Industrial Flooring Glossary

by Tania Wannenburg
Industrial flooring glossary Jnl 6 16

We identify and define a glossary of terms and phrases commonly used in the industrial flooring industry.

There are several key terms or phrases that are commonly used in the industrial flooring industry. We have turned to the experts to identify and define these terms in a glossary format, in order to cover everything you ever wanted to or needed to know about this flooring in a quick and effective format that makes it easy to understand this flooring sector with all its different markets.


Abrasion resistant – The ability to resist abrasion. A material with a high abrasion resistance will suffer minimal loss of material when subjected to abrasive actions such as rubbing, scratching etc.

Acid brick systems – These differ from typical commercial bricks in several ways but the most significant physical differences are in the low absorption rates and variety of physical shapes available. Acid bricks are available in a multitude of special shapes to ensure complex and sometimes very large shapes can be lined in a manner maximising chemical and abrasion resistance.

Adhesion – The property that causes one material to stick to another. Adhesion is affected by the condition of the surface to be coated and by the closeness of contact, as well as by the molecular forces of the unlike substances. As such, the surface should allow a certain amount of penetration, should be chemically clean and not too smooth, hard or non-porous for good adhesion.

Antistatic flooring systems – An anti-Static system is used to provide protection against damage caused by the build-up of static electricity. Static electricity can damage electronic components and electronic instrumentation. Static electricity can also provide a spark which can result in a fire where flammable liquids are handled.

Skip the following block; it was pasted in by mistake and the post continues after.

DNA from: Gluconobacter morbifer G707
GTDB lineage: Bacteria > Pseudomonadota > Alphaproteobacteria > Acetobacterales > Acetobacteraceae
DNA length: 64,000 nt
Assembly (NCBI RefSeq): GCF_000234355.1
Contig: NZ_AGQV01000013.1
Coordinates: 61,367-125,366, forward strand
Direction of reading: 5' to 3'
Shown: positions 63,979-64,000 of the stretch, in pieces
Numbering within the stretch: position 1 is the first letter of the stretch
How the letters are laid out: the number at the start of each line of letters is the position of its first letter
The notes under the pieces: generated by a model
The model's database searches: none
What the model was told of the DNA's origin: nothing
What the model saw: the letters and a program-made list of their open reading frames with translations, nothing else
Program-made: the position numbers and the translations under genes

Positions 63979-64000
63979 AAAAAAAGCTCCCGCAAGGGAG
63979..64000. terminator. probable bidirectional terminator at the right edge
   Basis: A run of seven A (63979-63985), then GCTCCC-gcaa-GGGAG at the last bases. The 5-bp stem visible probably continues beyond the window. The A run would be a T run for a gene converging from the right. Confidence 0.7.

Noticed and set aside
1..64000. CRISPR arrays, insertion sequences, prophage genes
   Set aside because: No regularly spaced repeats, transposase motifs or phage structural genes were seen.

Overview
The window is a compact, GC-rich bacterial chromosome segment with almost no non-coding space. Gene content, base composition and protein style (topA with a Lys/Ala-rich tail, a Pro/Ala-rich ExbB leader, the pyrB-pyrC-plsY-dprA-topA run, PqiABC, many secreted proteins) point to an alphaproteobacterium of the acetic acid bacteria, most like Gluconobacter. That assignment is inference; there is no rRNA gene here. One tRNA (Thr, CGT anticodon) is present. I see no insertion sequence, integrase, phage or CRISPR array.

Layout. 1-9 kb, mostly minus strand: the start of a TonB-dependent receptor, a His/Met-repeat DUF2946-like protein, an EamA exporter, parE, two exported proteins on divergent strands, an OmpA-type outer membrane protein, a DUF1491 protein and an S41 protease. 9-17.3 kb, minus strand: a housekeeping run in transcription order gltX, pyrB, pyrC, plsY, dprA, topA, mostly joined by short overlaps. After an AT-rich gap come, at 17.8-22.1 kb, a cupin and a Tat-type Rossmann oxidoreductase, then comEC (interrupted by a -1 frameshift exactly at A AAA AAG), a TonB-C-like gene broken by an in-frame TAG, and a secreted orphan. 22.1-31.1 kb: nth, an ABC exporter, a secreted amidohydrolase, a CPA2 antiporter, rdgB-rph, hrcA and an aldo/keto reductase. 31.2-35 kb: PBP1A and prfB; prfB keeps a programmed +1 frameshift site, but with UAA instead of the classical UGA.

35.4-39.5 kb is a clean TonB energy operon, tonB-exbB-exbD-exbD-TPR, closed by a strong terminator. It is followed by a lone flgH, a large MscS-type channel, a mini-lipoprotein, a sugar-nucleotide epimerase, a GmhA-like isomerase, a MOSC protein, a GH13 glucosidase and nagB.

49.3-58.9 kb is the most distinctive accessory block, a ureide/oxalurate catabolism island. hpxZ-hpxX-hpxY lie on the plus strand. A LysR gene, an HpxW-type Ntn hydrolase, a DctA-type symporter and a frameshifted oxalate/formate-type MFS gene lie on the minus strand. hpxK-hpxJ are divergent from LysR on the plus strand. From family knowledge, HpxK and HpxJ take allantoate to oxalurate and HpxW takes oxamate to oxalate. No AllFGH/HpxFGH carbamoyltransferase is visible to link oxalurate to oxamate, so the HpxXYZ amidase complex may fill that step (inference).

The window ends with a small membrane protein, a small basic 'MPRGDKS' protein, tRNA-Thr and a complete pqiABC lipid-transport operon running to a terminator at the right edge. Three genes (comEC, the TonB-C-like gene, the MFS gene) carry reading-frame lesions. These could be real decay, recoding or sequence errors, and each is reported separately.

Bitumen – A black viscous mixture of hydrocarbons obtained naturally or as a residue from petroleum distillation. It is used for road surfacing and roofing for waterproofing.

Broadcast system – Similar to trowelling, broadcast applications use a liquid resin and aggregate component. However, unlike trowelling, the two are applied separately in alternating layers.


Carbon fibre structural strengthening – Carbon based, high strength and high modulus FRP (Fibre-Reinforced Plastic/Polymer) in sheet form or laminate form.

Cementitious floors – Having the properties of cement; being made of cement.

Chemical resistance – Resistance to softening, bleaching or discolouration from common chemicals that may be spilled on the floor. Chemical resistance is most dependent on the composition of the product, the existence and chemistry of the surface coating and the susceptibility of the seams to fail if a chemical spill occurs.